Max Your Metabolism to Stay Lean
After (semi) lecturing a client about why it was important to lose body fat BUT maintain (and gain) all the lean muscle she could - even if the “weight” on her scale didn't go down as quickly as she may have liked - she looked me straight in the eye and said:
"So...your whole process is just about building a better metabolism?”
I wanted to hug her. “YES,” I cried to my dear and startled client, “YES IT IS!”
And herein lies one of the most obvious but most misunderstood connections between exercise, body composition, and nutrition: metabolism. Scientifically, metabolism is the sum of all the chemical processes inside our body that help us maintain life. In layman’s terms, metabolism is the way in which your body converts and uses energy for fuel.
But how does this "metabolism" stuff matter to those of us out here in the streets, just trying to lose a little weight and feel great?
Listen, there are lots of reasons.
Your basal metabolic rate (BMR) refers to the amount of calories your body burns at rest – and the higher your BMR, the less you have to do to actually burn the energy (read: food) you consume. The more efficient your body is at burning fat for energy, managing glucose, and building muscle, the "faster" your metabolism is running (to use the colloquial term).
People with a greater muscle-to-fat ratio have higher BMR, even if their weight is exactly the same as someone with more fat than muscle. And people who are UNDERmuscled are at much higher risk for insulin resistance (the precursor to diabetes), which is often what people are experiencing when they think they have a "slow" metabolism.
(Also, to debunk a related metabolism myth, there is no such thing as "starvation mode" or "undereating" into a slower metabolism; calorie deficit is in fact the way that human bodies achieve weight loss across the board.)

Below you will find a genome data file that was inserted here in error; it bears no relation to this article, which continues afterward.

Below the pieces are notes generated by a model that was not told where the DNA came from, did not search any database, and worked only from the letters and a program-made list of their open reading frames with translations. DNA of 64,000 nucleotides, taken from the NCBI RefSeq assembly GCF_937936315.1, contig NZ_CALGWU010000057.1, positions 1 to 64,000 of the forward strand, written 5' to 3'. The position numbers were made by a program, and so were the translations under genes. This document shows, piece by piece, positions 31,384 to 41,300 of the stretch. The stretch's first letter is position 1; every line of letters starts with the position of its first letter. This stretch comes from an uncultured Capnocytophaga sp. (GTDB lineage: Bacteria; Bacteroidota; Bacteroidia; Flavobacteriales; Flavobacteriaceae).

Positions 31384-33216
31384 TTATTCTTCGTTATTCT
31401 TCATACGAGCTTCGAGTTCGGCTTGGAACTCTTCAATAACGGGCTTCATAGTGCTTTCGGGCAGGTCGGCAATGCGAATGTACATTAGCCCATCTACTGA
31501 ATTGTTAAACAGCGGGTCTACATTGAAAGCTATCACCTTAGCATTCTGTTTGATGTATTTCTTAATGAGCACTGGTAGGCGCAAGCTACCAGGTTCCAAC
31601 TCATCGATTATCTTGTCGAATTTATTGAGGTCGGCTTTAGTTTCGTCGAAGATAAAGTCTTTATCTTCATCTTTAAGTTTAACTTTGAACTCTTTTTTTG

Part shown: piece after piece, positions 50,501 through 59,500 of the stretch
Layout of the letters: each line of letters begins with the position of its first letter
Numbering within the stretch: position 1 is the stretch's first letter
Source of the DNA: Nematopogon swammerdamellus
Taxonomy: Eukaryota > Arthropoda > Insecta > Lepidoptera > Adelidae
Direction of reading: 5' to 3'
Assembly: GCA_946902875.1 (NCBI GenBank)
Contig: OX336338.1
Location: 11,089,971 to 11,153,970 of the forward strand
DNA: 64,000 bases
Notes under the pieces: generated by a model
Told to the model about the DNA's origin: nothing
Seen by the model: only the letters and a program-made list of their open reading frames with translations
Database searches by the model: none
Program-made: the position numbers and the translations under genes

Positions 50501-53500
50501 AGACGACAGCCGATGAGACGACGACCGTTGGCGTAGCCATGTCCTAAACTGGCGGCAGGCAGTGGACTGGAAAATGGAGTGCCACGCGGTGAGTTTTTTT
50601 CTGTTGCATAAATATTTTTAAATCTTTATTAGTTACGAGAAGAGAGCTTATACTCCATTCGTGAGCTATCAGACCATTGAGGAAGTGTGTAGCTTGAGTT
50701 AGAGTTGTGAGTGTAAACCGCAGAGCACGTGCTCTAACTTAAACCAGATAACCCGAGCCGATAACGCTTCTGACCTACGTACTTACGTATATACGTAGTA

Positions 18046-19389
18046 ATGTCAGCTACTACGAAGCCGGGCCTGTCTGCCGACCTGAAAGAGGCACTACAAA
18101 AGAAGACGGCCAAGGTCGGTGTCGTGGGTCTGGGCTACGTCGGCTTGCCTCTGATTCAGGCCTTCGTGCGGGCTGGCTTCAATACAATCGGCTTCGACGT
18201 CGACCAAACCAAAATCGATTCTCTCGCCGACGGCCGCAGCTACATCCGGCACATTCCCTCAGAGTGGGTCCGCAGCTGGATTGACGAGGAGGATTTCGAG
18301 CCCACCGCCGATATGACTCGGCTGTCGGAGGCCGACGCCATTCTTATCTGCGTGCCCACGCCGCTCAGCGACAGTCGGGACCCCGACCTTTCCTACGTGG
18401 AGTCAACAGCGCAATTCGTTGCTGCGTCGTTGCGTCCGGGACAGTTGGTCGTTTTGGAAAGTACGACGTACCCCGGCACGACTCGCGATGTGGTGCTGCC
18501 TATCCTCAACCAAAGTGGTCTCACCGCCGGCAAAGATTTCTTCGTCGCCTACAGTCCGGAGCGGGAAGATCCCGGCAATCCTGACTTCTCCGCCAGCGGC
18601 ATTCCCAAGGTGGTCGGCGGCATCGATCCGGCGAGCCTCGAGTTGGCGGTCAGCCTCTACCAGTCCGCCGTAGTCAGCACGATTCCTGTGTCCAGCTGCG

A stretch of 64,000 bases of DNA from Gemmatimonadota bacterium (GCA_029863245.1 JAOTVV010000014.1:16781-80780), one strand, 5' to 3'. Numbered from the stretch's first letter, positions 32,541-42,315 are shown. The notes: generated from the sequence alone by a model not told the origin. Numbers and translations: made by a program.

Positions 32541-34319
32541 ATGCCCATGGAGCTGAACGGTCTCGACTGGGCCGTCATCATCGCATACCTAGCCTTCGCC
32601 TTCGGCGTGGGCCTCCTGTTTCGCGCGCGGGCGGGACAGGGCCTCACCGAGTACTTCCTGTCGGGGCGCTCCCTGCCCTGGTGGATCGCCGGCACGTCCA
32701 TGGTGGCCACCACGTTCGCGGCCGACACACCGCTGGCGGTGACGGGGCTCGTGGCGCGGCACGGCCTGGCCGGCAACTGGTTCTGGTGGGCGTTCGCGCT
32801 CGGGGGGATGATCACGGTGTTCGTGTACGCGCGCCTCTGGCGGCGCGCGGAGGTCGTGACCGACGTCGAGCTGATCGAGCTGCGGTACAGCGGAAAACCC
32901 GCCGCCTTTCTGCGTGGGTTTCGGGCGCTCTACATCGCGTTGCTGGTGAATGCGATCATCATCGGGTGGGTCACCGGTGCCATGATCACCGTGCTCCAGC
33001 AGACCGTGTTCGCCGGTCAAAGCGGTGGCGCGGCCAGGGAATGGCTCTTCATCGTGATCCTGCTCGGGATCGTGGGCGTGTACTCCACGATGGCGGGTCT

In short: metabolism matters, and you definitely want yours firing on all cylinders. So what can you do to promote a healthier metabolic profile?
First and foremost – SLEEP! A lack of sleep (less than 7 hours for adults), particularly when chronic, can lead to a neuroendocrine imbalance that not only makes the body store more energy as fat, but can also make you feel ravenous all day long (increased ghrelin, the appetite hormone) and forget to tell you when you’re had enough to eat (decreased satiation regulators).
Second of all, lift weights. I’ve talked about this time and time again, but the single best thing you can do to “speed up” (and I use this term loosely since you don’t actually change the metabolism itself but rather its efficiency in processing energy) your metabolism is to build lean muscle. Every pound of muscle burns TRIPLE the amount of calories (six versus two) than the same weight in fat. If you want to burn more by doing less (something appealing even to my least-active client), muscle is where it’s at.
Third, eat food & drink water. Eating a diet rich in lean protein and fibre-rich vegetables is key to a healthy metabolism, but eating too often, too many carbohydrates/sugars, and too many calories will have the opposite effect. Protein is the best muscle-retaining macronutrient out there, fibre helps digestive and gut health stay intact, and staying hydrated (with water, by the way) makes all of your body’s most vital processes run smoothly and more efficiently.
Finally, be a mover (and heck, while you’re at it, a shaker). In addition to the muscle-boosting resistance exercise I mentioned above, what scientists are now calling NEAT (non-exercise activity thermogenesis) can actually be more effective in helping you lose weight. Everything from fidgeting to taking the stairs up to your office to standing instead of sitting to take a phone call counts as NEAT, and in very active individuals, their NEAT daily calorie burn is more than what most other people might burn in a 30-minute elliptical session (!).
The combination of what and how much you eat, when and how much you sleep, how much muscle you carry (and what exercises you do to get it), and your other lifestyle factors (stress, etc.) paints the majority of your metabolic picture. However, there are also factors outside of your control - genetics (womp womp), hormones (double womp), and certain medications - that will affect the way, and the rate, that your body holds onto and/or loses fat.
That said - when you harness the power of what you can do to improve your metabolic health, even those challenges can be reframed as catalysts to rise above what is outside your control and focus on what is within it - the ability to choose nourishing food, move your body regularly, and cultivate a positive mindset about what is truly possible in your wellness life.